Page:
Working paper number:454
Author: Lwando Scott
Unit: CSSR

This paper focuses on how same-sex couples negotiate and navigate the wedding announcement to their families of origin, particularly their parents. Throughout their relationships, and perhaps through the coming out process as well, same-sex couples, both individually and together, are engaged in a cognitive labour process where they prepare their parents for same-sex relationships. Same-sex couples live in a heteronormative world, which means that their relationship milestones are often hurdles to be overcome rather than joyous occasions with their families of origin. This paper demonstrates how families of same-sex couples harbour prejudice towards same-sex couples, even those parents that seemingly are accepting of their children’s sexual orientation. Same-sex couples have to negotiate and navigate the announcing of their impending marriage and figure out how to deal with the negative reactions from family members, as they prepare to marry. Heteronormativity is inescapable and it ensures that families of same-sex couples are prisoner to normative ideas of sexuality, and therefore marriage. The hostile reactions of families towards same-sex couples who desire to marry are a reflection of the heteronormative culture that governs South African society. The hostility from families, as narrated by same-sex couples, also demonstrate that while the legislation in South Africa is progressive, and permits same-sex marriage, there are limits, in that ordinary people do not embody the law in ways that fully accommodate same-sex couples.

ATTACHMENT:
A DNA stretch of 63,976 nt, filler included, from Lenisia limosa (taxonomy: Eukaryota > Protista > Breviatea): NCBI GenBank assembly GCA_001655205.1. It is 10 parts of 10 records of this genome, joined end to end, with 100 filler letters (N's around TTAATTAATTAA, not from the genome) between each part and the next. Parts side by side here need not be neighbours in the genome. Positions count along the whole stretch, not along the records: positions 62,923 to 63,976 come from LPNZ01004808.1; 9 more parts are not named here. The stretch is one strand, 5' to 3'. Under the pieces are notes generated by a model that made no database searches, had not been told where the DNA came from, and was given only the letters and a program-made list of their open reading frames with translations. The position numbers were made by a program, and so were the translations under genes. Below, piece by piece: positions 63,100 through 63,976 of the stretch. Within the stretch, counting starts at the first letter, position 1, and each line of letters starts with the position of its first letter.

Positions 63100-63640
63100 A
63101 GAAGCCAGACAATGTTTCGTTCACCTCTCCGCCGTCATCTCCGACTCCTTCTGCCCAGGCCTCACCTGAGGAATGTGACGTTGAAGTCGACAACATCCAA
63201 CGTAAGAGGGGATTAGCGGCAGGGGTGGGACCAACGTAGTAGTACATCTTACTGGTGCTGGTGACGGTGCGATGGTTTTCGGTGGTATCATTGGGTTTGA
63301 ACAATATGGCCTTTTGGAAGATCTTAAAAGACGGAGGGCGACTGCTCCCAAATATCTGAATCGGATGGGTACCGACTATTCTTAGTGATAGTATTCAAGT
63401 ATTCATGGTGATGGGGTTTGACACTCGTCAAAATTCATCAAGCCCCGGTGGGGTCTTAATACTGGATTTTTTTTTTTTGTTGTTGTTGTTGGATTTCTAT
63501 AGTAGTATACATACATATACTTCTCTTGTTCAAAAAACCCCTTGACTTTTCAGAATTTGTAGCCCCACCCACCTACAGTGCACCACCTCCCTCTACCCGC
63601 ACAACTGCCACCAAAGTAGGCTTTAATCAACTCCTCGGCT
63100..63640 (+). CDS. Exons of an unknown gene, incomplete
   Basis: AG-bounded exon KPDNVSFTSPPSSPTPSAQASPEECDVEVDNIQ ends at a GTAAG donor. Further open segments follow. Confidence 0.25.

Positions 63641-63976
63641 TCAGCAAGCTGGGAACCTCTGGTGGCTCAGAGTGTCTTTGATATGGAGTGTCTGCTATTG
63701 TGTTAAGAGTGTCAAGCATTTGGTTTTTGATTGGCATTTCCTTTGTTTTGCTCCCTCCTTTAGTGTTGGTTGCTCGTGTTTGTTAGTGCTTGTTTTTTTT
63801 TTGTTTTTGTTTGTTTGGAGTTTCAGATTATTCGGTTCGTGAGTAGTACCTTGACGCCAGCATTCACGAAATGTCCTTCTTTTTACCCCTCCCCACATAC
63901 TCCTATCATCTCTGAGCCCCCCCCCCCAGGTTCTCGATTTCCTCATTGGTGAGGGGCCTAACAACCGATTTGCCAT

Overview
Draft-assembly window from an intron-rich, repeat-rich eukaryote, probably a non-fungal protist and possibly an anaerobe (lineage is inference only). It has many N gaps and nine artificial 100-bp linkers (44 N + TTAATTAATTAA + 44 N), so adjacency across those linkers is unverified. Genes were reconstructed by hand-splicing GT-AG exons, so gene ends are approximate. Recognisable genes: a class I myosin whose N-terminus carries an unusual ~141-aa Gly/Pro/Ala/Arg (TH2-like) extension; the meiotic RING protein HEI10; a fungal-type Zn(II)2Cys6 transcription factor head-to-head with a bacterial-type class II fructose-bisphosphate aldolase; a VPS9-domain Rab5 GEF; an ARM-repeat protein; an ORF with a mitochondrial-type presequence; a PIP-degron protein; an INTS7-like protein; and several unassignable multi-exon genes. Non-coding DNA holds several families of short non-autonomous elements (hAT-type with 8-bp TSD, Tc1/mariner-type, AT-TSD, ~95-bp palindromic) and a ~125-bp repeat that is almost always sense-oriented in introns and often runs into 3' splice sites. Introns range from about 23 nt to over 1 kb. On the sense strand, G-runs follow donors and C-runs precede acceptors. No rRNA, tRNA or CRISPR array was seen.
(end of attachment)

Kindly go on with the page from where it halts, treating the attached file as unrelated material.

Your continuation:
Publication file: scott.pdf